Not everything went completely smoothly during testimony from the bill's opponents. One unanticipated problem arose when a speaker from the Midwest Sunbathing Association testified.

"One other thing that I think needs to be brought out," the MSA representative said, " is that we have four different nudist clubs in Kansas. Three of those clubs are part of the American Association for Nude Recreation, a national organization which has national rules and regulations that those clubs must follow. Lake Edun is not one of those clubs."

Though presumably unintentional, the careless remark fueled immediate and predictable questions about standards of behavior at Lake Edun. With raised eyebrows, lawmakers on the committee asked Garlinghouse why Lake Edun is not a part of AANR. They wanted to know if he had ever considered an affiliation with AANR.

Lake Edun is, of course, a member in good standing of The Naturist Society's Network of affiliated clubs, camps and organizations, a fact that Garlinghouse pointed out. NAC Area Rep Dave Bitters elaborated on TNS and its standards, and without denigrating MSA or AANR, was able to seize an awkward situation and turn it into a positive declaration of Naturist values.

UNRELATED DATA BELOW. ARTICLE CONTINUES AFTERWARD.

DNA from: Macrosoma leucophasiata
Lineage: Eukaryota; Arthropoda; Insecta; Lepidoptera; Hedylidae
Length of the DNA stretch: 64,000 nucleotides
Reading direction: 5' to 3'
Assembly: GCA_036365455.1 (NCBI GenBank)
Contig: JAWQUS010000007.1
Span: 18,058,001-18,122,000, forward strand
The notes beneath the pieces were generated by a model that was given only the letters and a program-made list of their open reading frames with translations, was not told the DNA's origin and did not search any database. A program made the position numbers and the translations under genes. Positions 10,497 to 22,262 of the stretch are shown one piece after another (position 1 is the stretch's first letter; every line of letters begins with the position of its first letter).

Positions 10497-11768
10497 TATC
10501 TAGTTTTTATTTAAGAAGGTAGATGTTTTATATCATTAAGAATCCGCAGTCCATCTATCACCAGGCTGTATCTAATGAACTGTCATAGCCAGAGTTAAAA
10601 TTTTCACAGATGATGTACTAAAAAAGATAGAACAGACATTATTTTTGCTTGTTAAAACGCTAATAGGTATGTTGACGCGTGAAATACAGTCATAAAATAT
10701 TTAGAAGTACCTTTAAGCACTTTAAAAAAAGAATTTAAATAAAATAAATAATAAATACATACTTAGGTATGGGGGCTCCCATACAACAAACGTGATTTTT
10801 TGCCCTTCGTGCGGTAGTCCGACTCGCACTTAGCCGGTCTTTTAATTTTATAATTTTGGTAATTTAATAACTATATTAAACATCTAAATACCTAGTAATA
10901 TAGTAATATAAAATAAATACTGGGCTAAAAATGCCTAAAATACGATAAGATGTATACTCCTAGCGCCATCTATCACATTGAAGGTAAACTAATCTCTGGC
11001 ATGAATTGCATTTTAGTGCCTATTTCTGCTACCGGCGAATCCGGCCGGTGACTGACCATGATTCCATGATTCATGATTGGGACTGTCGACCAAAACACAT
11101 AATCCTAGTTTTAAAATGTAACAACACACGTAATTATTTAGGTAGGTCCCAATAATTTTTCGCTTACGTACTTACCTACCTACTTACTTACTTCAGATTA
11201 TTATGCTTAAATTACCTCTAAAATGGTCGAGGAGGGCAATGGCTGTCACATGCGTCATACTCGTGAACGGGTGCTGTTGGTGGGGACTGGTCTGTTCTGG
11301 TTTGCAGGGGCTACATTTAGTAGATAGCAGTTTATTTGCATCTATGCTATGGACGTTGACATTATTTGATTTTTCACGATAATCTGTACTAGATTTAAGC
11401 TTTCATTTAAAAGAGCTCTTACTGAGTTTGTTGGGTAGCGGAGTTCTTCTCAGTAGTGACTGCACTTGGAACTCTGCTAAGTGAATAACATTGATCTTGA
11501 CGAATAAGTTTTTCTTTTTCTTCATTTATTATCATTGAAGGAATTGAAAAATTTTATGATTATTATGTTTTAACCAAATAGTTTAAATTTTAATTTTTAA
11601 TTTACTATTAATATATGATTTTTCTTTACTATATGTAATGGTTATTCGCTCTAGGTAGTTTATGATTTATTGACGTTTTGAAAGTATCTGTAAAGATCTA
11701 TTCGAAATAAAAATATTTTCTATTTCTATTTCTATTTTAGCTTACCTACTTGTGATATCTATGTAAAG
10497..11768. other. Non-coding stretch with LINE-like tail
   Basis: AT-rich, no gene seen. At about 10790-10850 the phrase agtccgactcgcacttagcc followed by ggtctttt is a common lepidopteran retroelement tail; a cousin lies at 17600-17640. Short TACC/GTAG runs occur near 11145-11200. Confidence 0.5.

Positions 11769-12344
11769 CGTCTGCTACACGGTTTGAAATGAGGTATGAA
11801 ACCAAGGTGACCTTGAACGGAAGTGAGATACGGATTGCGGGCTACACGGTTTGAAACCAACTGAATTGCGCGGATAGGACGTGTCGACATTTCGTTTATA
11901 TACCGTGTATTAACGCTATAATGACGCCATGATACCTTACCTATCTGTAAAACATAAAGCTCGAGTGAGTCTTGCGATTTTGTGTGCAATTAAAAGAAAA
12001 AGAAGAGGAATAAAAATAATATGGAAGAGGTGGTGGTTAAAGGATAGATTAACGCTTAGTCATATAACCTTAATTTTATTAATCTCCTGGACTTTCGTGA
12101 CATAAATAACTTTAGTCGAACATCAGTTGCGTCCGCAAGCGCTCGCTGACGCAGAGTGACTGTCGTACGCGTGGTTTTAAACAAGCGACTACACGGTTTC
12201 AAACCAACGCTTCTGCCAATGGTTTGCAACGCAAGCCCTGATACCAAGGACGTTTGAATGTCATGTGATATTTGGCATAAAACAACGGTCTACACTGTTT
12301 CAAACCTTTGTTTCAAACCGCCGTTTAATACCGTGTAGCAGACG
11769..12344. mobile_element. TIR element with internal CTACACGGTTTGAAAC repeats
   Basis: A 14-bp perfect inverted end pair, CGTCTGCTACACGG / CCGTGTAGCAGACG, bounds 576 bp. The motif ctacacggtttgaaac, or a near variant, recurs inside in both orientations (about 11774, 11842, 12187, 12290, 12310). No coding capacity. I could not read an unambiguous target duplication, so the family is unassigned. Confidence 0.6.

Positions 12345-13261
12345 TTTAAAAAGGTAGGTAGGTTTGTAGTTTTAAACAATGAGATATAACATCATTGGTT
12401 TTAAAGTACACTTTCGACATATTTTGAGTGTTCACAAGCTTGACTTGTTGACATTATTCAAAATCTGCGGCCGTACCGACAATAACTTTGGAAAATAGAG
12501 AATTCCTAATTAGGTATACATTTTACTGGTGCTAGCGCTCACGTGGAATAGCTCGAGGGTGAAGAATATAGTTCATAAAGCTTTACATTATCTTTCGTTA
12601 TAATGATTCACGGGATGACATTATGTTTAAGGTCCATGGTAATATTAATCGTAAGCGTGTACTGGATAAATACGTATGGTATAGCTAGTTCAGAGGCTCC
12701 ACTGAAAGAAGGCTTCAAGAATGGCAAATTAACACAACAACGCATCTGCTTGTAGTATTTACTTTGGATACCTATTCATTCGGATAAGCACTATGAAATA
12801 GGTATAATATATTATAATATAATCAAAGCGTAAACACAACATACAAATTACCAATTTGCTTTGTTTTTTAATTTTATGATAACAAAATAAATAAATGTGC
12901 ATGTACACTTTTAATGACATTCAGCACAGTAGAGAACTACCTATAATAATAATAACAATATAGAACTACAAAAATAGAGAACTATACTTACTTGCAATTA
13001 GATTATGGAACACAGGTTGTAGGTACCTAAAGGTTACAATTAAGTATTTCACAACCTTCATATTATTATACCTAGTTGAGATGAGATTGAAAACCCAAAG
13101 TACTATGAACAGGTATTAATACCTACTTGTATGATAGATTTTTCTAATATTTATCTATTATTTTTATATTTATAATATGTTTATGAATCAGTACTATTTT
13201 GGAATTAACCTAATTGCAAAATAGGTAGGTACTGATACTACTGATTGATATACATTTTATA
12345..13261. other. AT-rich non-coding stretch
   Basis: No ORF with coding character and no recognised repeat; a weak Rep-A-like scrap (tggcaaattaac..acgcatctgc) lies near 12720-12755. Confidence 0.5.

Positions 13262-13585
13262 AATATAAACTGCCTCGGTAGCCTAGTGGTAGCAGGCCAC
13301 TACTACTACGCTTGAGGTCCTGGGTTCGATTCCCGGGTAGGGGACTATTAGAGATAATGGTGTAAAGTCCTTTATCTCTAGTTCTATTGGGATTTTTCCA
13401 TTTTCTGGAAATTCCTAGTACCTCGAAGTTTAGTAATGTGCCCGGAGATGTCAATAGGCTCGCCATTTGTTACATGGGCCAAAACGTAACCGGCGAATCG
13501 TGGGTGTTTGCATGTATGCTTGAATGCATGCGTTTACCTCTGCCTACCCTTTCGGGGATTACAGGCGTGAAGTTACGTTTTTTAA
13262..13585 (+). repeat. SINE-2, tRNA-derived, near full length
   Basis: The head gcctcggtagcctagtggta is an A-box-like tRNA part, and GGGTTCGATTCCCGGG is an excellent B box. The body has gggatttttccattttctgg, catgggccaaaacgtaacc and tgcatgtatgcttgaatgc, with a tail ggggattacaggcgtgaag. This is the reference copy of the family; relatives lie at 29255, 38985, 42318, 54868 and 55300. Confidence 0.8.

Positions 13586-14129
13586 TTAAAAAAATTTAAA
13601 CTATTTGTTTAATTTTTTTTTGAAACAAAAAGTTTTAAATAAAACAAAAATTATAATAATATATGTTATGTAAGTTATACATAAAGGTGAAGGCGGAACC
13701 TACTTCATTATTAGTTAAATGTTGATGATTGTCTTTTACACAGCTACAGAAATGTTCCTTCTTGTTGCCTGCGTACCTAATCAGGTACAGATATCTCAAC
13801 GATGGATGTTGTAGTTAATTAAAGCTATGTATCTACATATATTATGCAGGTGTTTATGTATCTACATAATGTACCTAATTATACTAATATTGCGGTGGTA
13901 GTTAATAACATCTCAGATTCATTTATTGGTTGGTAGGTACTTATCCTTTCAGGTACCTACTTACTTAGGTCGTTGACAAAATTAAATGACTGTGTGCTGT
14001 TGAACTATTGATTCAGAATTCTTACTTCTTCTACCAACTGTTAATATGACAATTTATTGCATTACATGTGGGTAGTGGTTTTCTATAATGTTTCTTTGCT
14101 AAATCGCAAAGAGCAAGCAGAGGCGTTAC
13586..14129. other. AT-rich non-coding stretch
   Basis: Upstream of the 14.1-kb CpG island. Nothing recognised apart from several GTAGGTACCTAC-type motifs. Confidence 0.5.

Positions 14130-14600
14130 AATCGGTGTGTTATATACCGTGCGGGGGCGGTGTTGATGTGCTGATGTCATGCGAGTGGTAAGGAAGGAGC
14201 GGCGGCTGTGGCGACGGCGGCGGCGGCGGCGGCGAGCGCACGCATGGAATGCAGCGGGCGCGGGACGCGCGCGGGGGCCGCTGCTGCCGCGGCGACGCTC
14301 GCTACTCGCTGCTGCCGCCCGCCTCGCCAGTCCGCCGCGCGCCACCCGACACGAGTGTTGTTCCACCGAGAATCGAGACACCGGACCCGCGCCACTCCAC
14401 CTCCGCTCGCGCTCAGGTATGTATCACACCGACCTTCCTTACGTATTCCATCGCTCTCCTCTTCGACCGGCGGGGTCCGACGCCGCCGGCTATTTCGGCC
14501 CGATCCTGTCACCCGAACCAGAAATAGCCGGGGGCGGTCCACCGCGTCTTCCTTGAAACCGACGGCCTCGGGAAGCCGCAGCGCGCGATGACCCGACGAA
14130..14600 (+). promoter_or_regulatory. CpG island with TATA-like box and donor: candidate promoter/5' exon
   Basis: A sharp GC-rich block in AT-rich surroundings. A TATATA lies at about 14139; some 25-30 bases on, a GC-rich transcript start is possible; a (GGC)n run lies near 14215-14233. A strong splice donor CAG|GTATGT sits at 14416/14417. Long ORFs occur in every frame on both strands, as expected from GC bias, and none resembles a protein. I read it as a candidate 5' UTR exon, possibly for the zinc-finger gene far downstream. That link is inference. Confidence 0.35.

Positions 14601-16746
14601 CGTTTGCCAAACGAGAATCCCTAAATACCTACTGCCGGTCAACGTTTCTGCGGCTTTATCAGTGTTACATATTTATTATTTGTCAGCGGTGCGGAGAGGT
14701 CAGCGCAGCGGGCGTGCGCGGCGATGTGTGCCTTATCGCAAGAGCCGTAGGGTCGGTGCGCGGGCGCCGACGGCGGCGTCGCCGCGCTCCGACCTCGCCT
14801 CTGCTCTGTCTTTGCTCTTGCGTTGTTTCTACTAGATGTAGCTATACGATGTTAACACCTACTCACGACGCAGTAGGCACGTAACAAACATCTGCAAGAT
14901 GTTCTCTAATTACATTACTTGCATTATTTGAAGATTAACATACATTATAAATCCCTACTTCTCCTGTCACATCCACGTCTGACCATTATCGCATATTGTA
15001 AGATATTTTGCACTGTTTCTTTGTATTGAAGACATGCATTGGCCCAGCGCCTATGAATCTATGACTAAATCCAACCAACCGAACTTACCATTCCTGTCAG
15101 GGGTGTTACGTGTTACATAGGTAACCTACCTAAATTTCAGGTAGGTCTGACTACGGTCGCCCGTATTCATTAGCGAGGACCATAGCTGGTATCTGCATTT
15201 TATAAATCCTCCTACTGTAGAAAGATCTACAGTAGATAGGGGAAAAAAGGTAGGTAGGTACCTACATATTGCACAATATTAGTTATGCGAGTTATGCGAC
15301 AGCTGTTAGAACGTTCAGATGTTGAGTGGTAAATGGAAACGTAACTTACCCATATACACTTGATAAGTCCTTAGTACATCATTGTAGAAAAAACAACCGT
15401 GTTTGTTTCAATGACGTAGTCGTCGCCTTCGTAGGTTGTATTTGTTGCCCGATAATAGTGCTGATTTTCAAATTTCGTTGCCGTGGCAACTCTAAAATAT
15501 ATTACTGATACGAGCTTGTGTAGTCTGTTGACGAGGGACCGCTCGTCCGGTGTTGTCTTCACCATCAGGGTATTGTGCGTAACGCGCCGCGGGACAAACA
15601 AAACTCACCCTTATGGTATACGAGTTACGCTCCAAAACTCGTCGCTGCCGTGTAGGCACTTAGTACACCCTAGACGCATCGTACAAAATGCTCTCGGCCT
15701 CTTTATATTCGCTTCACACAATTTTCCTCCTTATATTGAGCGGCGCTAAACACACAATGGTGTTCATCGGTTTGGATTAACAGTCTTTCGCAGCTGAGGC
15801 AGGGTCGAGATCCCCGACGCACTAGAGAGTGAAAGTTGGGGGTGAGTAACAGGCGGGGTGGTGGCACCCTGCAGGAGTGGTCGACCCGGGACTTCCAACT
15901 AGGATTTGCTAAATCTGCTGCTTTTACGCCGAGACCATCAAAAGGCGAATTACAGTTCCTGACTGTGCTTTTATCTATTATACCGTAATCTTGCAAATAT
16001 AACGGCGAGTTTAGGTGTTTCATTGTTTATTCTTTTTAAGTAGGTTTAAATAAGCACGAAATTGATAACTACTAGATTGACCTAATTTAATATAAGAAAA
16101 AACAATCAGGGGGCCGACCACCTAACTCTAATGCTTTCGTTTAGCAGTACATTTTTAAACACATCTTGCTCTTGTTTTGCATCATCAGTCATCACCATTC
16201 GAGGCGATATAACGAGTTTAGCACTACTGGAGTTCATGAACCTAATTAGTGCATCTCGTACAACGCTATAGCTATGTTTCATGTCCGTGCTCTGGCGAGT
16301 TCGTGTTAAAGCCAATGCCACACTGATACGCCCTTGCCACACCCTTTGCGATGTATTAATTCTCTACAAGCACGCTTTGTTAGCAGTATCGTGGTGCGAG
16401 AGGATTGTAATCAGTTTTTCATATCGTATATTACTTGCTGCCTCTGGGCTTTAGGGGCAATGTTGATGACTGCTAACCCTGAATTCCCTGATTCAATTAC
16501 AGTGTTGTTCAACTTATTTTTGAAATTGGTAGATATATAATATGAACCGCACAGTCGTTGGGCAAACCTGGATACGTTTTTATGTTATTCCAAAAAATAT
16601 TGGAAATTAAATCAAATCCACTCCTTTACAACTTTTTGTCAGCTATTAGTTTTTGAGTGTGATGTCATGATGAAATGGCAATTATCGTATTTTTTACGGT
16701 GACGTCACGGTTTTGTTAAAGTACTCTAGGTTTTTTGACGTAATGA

NAC Area Representative David Bitters of Shawnee Mission, Kansas, displays a copy of Lee Baxandall's World Guide to Nude Beaches & Resorts, as he testifies against HB 2726. In the background at the right is Jawn Bauer of the MSA, who also testified at the hearing.

Gloria Rhodes and Pam Bybee, both of Prairie Haven, spoke against the bill. MSA counsel Jawn Bauer also addressed the committee and did an excellent job of making the point that HB 2726 was fraught with problems and would simply make very bad law.

The hearing had its lighter moments, too. Rep Donald Dahl (R-Hillsboro), a persistent questioner, had listened intently as NAC's Bitters had explained the freedom and virtue of the clothes-free experience.

"Do you think there's such a thing as common decency?" Rep. Dahl asked.

Bitters responded to the trick question with appropriate caution. "I would ask you first for your definition of decency. Naturists believe that they are, for the most part, quite decent. Now, if your definition of decency means the wearing of clothes, then you and I will differ."

Finally, Dahl asked Bitters pointedly, "Why are you not naked in front of us right now?"

Rep. Donald Dahl (R-Hillsboro). "Why are you not naked in front of us right now?"